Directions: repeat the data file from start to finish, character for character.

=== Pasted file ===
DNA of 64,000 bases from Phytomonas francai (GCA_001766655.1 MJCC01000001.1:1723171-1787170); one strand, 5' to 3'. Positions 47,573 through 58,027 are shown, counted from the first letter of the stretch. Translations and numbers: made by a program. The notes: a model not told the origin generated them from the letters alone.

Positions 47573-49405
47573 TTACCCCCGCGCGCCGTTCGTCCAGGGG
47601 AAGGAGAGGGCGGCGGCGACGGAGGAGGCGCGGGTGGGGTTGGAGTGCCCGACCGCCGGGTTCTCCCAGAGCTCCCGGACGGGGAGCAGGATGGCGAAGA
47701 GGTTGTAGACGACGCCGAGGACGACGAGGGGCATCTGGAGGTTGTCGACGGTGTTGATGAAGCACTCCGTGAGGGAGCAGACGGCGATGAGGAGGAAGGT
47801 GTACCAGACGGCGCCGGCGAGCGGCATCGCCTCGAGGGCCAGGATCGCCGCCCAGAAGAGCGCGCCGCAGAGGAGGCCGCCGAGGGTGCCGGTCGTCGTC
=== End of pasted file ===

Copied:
DNA of 64,000 bases from Phytomonas francai (GCA_001766655.1 MJCC01000001.1:1723171-1787170); one strand, 5' to 3'. Positions 47,573 through 58,027 are shown, counted from the first letter of the stretch. Translations and numbers: made by a program. The notes: a model not told the origin generated them from the letters alone.

Positions 47573-49405
47573 TTACCCCCGCGCGCCGTTCGTCCAGGGG
47601 AAGGAGAGGGCGGCGGCGACGGAGGAGGCGCGGGTGGGGTTGGAGTGCCCGACCGCCGGGTTCTCCCAGAGCTCCCGGACGGGGAGCAGGATGGCGAAGA
47701 GGTTGTAGACGACGCCGAGGACGACGAGGGGCATCTGGAGGTTGTCGACGGTGTTGATGAAGCACTCCGTGAGGGAGCAGACGGCGATGAGGAGGAAGGT
47801 GTACCAGACGGCGCCGGCGAGCGGCATCGCCTCGAGGGCCAGGATCGCCGCCCAGAAGAGCGCGCCGCAGAGGAGGCCGCCGAGGGTGCCGGTCGTCGTC